North Korea is a 4G threat to peace and security
North Korea ; Syria; Sanctions - Remarks to the press by Mr. François Delattre, Permanent Representative of France to the United Nations - 3 August 2017
On DPRK, you know our position. In our views, DPRK is a 4G threat to international peace and security: global, grave, given and growing. That’s why we call for a firm and quick reaction of the international community, and the adoption of strong additional sanctions by the Security Council in particular.
Of course you will ask me: ‘how are the negotiations doing?’ I believe it is important to keep in mind that we all share the same goal with respect to DPRK. The development of the nuclear and ballistic program of DPRK has become a threat, as I said, to the international community as a whole. So, our common interest is to stop it without delay and to bring DPRK back to the negotiating table.
In this respect, the last two launches have put us at a critical juncture and the credibility of the Security Council is clearly at stake. Only, in our views, a maximum diplomatic pressure is likely to have an impact on DPRK’s behavior before it’s too late. This is why we are fully part of the ongoing efforts and would like to see a resolution with robust and additional sanctions adopted in the very coming days. Negotiations are making some progress, we are making collectively some progress toward a resolution and we hope it can be adopted the sooner the better.
The sooner the better.
The process is going on.
Q: Do you think, North Korea now is capable of reaching French territories or other European territories?
This a fair question. I am not an expert. What I can tell you is that this is not a regional threat anymore. This is, as I said, a global threat. And we take it very seriously.
The draft resolution is being negotiated as we speak and we are making some progress.
I don’t want to enter in the specifics.
Q: On something different, what about this meeting that you are going into, on sanctions? What is France’s position? I know there was a draft resolution that hasn’t been agreed.
Sanctions are a key tool at the disposal of the Security Council. And as such, it is perfectly legitimate to have a discussion about them. Sanctions are a key tool whether they are targeting a terrorist, notably Daesh, or aiming at increasing pressure on individuals who are threatening peace and stability of some country or even regions.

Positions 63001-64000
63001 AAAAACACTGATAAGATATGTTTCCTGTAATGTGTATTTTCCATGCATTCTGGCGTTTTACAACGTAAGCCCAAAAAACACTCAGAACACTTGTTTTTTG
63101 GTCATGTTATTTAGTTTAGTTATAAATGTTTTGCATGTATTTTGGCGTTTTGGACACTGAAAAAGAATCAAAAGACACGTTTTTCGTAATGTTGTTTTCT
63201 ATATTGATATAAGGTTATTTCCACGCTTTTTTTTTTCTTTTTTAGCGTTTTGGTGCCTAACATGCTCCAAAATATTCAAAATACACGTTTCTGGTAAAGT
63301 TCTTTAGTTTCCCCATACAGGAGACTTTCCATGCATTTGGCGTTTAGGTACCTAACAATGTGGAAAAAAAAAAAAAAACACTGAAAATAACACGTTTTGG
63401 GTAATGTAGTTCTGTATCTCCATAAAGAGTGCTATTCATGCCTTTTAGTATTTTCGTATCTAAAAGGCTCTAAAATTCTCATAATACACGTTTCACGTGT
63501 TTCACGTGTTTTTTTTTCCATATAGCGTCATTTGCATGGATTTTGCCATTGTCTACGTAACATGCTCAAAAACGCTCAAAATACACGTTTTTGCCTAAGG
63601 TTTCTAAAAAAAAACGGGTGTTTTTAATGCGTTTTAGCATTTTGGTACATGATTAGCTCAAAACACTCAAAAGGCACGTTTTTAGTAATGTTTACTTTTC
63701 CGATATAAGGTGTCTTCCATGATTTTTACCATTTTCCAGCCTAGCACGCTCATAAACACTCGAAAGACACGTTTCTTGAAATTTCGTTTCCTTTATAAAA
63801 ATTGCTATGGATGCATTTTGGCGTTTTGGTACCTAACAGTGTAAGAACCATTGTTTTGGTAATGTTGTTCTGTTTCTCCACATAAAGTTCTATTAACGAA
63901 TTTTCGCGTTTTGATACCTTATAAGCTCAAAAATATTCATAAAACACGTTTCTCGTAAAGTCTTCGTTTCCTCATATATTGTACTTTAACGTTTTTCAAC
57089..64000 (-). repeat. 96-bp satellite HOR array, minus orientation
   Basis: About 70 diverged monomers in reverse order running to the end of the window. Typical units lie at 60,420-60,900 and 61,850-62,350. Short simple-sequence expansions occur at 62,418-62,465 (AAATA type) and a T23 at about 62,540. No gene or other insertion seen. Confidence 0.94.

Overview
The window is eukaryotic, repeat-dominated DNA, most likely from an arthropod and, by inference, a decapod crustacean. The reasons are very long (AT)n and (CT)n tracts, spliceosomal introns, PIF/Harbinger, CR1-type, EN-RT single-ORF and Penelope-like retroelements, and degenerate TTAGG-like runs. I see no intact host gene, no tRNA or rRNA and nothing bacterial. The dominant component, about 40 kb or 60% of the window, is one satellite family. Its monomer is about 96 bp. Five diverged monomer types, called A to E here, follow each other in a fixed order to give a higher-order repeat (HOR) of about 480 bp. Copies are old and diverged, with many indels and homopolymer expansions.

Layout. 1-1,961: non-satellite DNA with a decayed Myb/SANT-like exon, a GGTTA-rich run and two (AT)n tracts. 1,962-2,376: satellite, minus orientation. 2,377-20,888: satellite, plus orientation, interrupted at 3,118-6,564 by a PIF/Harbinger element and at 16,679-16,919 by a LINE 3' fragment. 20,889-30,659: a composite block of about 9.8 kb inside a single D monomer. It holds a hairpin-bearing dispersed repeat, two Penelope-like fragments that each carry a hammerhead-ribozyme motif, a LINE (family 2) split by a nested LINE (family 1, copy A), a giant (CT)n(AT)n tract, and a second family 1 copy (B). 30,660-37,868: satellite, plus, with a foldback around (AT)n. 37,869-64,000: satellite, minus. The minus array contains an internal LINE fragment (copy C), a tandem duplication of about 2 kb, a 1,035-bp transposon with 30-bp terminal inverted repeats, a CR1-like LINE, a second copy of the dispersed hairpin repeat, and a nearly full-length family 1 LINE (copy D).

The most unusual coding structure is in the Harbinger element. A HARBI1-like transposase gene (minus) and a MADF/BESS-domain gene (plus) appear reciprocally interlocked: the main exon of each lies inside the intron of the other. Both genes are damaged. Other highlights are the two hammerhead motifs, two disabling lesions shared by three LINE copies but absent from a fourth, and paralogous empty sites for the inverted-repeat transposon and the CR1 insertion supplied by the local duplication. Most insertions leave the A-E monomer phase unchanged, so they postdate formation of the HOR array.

These are two different cases where sanctions are important. There are never a goal or the end of the process in themselves. But there are a tool and must be assessed as such. It is absolutely crucial that all states remain fully committed to implementing sanctions when the Council decides to use these tools. And this briefing will be a good opportunity to discuss sanctions I would say in a transversal and comprehensive manner and to exchange on ways to improve their effectiveness.
So we welcome this initiative of Egypt. With respect to the resolution, unfortunately, no consensus has been reached so far on the draft resolution presented by Egypt but we remain, of course, ready to continue the conversation with all the Council members should Egypt decide to continue the negotiations.
This is, we believe, an important initiative. I have strong personal memories of what we were able to do in 1993/94/95, in Bosnia, when we put in place a contact group, that was able:
Number one, to unite the positions of the key players, of the P5 in particular, making sure, at that time, that the Europeans, the Americans and the Russians were on the same page.
And making sure, secondly, that based on this unity of the key players; we could give a boost to the political process, which in Bosnia let to the Dayton process signed in Paris, you remember that.
Mutatis Mutandis, that’s what we want to do in Syria. We think that there is a window of opportunity. We think that the key players, and among them the P5 first of all, can unite and must do their best efforts to unite on a position - that would be very important in itself. And then, we would make the Contact Group, with the five permanent members of the Security Council and the key regional players in particular, a driving force to promote and to boost the political process that we need in Syria.
By definition, we are open minded on everything that can increase the effectiveness of this key tool of the Security Council.